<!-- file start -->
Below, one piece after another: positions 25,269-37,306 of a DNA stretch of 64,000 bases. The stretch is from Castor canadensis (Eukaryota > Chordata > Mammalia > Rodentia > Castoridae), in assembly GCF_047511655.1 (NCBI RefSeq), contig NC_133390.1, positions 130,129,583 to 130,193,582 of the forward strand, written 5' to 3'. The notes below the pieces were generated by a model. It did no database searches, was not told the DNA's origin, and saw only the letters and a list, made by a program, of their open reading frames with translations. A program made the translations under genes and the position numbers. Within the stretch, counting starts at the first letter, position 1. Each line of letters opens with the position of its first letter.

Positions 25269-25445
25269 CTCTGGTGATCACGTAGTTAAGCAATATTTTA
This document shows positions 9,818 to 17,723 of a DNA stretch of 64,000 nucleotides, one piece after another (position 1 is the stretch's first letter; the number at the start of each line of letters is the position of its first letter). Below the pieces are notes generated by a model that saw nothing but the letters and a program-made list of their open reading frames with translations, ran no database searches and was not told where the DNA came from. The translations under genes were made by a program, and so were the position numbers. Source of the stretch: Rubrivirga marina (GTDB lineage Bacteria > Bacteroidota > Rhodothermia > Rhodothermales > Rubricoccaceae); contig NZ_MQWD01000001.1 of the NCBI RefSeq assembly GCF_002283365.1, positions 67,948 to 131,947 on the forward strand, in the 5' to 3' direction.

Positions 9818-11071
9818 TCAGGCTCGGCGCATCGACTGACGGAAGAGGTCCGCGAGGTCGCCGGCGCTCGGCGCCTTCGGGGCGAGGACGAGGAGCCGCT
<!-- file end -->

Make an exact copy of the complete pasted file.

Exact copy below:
Below, one piece after another: positions 25,269-37,306 of a DNA stretch of 64,000 bases. The stretch is from Castor canadensis (Eukaryota > Chordata > Mammalia > Rodentia > Castoridae), in assembly GCF_047511655.1 (NCBI RefSeq), contig NC_133390.1, positions 130,129,583 to 130,193,582 of the forward strand, written 5' to 3'. The notes below the pieces were generated by a model. It did no database searches, was not told the DNA's origin, and saw only the letters and a list, made by a program, of their open reading frames with translations. A program made the translations under genes and the position numbers. Within the stretch, counting starts at the first letter, position 1. Each line of letters opens with the position of its first letter.

Positions 25269-25445
25269 CTCTGGTGATCACGTAGTTAAGCAATATTTTA
This document shows positions 9,818 to 17,723 of a DNA stretch of 64,000 nucleotides, one piece after another (position 1 is the stretch's first letter; the number at the start of each line of letters is the position of its first letter). Below the pieces are notes generated by a model that saw nothing but the letters and a program-made list of their open reading frames with translations, ran no database searches and was not told where the DNA came from. The translations under genes were made by a program, and so were the position numbers. Source of the stretch: Rubrivirga marina (GTDB lineage Bacteria > Bacteroidota > Rhodothermia > Rhodothermales > Rubricoccaceae); contig NZ_MQWD01000001.1 of the NCBI RefSeq assembly GCF_002283365.1, positions 67,948 to 131,947 on the forward strand, in the 5' to 3' direction.

Positions 9818-11071
9818 TCAGGCTCGGCGCATCGACTGACGGAAGAGGTCCGCGAGGTCGCCGGCGCTCGGCGCCTTCGGGGCGAGGACGAGGAGCCGCT